There are far too many to name! For me, it’s the people I meet which are most important, and so I’d have to say that the quality of the friendships I’ve been lucky enough to develop as a result of learning languages, has been most impactful.

5. Would you say that you have a passion for learning languages?

Unquestionably, but at the heart it’s really a passion for learning about other cultures and about meeting other people. Learning languages is one of the natural consequences of that passion. After doing it for many years, the passion for language learning itself is something that’s developed out of that.

Also, I’d say that starting to teach made a big impact on my passion for language learning as a pursuit in itself – it’s very true what people say that you never know something properly until you teach it to others.

6. What’s the most beautiful language in the world and why?

It’s very subjective – beauty is in the eye of the beholder. But if I had to pick one, I’d say that Brazilian Portuguese is right up there, because of its melodic tones and variety of expression. Cantonese is even more expressive, but in a different way, and I’m not sure it’s “beautiful” in the same sense as Portuguese.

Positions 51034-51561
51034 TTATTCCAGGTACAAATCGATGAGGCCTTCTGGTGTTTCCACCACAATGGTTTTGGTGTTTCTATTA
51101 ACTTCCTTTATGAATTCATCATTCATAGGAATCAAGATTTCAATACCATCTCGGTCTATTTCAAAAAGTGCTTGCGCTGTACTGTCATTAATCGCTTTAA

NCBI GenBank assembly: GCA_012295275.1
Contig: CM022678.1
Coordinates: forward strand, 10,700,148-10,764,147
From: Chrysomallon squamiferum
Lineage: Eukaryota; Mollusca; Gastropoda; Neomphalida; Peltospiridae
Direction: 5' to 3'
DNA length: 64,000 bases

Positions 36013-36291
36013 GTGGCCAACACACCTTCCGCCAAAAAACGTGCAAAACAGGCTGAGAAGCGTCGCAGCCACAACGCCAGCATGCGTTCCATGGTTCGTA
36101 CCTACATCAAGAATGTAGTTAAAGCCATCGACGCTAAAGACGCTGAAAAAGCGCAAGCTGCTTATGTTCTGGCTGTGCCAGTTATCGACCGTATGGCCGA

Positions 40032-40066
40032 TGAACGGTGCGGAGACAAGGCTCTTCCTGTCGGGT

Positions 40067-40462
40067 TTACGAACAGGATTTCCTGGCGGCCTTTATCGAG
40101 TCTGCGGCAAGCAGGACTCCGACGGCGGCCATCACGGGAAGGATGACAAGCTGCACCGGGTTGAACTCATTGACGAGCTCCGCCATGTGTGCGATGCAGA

7. What language would you absolutely not want to learn and why not?

Any language that I’d never be able to use!

8. What’s the most amazing intercultural experience you’ve had because of speaking another language?

Walking through a small beach-side village in Bahia, Brazil, one afternoon, after spending a few weeks hanging out there. As I walked down the street, I met people that I recognized on every street corner and sitting outside every café. I said hi to people, stopped and chatted, had people wave at me from balconies… I said to myself “this is very special!”

9. What’s the most embarrassing mistake in another language you’ve ever made?

I’ve made a lot, but I honestly couldn’t pick out one. I’ve actually developed a way of laughing my way through embarrassing mistakes and making light of them, because if I get too hung up on them it can be a bit dangerous.

10. Do you dream in a foreign language?